Letter: Voting yes or no on DORA is upon us


To the Editor:

Voting yes or no on DORA is upon us. Yard signs encouraging both are scattered throughout our neighborhoods. Letters, both for and against DORA, have been in this newspaper. An attitude of “Why not give it a try” seems to be held by those favoring a yes vote. Whereas, a no vote, aiming for the overall benefit of Troy and its citizens, seems to be “why risk a try.” DORA will obviously be very difficult to shut down if allowed to start, and Troy will not easily recover from any consequences it suffers. It creates a “no win and everything to lose” situation.

Downtown Troy is already alcoholic beverage (booze) friendly. By Ohio law, consumption is safely confined to the premises of the license holders (14 in DORA zone). Three of which on the central square already provide outdoor drinking in their fenced plazas. Up to 100 can be seated there. Wherein, by law they cannot allow anyone under 21 or needing to quit drinking to be served. DORA transfers those legal requirements from the “sellers” to city of Troy, which concerns us.

Underage drinkers and likely underage drunks will result. Booze parties will form and likely Troy will be targeted as the best place to come party. If the central circle is kept open to motorists, accidents/liability claims will undoubtedly follow.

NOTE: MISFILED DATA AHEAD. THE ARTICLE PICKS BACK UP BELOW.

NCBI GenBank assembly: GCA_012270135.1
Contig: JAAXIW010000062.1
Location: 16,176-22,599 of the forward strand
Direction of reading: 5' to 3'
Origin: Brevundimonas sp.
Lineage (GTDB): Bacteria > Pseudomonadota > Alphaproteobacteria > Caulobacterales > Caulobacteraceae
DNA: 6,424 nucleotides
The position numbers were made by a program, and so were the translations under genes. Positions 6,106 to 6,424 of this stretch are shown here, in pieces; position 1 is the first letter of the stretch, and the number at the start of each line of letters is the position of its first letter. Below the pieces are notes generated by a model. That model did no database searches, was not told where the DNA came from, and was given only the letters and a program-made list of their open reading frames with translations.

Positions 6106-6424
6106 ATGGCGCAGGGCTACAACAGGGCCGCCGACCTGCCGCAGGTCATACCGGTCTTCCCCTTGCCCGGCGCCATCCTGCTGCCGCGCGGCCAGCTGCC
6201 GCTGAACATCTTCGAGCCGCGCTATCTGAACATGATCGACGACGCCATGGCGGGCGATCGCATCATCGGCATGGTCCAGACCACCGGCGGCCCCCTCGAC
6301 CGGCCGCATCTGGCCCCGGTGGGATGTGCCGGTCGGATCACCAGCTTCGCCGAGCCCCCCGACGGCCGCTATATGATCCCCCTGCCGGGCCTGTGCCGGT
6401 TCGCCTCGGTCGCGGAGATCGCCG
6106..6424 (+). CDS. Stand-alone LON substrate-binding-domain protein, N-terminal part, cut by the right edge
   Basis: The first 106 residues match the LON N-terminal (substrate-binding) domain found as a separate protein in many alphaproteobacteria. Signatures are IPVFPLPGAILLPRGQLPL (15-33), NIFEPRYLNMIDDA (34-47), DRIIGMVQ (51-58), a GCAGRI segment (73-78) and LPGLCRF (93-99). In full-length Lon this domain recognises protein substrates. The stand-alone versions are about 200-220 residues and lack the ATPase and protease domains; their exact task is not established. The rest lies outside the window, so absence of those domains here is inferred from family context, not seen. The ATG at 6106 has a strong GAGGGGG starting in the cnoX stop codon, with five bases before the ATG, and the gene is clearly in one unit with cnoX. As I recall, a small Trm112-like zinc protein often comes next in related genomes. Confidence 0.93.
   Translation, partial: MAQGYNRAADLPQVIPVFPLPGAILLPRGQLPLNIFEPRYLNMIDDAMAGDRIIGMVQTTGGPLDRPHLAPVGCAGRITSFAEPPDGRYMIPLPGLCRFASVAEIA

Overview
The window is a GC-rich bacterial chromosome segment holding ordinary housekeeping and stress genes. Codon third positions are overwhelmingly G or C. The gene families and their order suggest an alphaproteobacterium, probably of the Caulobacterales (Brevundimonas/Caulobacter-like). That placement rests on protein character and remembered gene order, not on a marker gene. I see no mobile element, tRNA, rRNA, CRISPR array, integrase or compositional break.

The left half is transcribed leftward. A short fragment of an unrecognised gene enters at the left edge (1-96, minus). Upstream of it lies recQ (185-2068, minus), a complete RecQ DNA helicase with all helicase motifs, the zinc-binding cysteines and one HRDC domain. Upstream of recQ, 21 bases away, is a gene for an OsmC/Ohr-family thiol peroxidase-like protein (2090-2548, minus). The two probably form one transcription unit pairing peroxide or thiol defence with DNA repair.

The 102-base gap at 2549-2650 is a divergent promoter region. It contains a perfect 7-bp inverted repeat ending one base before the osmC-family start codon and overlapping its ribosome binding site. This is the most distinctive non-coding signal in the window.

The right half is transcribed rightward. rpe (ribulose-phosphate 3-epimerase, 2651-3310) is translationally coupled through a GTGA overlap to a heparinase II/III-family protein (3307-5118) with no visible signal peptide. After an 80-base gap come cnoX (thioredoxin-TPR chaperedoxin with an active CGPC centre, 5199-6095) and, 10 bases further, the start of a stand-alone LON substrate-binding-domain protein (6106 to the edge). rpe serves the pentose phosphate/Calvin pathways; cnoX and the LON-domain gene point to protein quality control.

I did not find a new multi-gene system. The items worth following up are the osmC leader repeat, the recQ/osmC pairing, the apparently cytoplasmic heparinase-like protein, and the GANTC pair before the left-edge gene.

To counteract all this, additional policing costs will incur. Why has there been no mention of this or basically any other assessments of extra costs for DORA? Is it because extra costs are more likely to get no votes? Why is there not one mention of an obvious need to provide public toilets, for both men and women, during our designated DORA times? Is it because such are needed mainly for “booze parties,” which also are not mentioned as even a possibility to occur? Is it because the cost for providing “Porta Potties” will also fall upon the taxpayers and not those otherwise destined to profit from the booze sale or in providing the special DORA cups? City clean-up costs will also increase after each open DORA. One final consideration, the Troy Main Street survey answers predominately identify the subsequent local changes, of other cities, to their established DORA’s, to be an increase in the days, open hours and sizes of their designated zones. We can also expect such increases at Troy as it only requires a vote of the “Pro DORA five” presently on our city council. If allowed, this “albatross”will grow.

— Allen Easterday

Troy resident and voter

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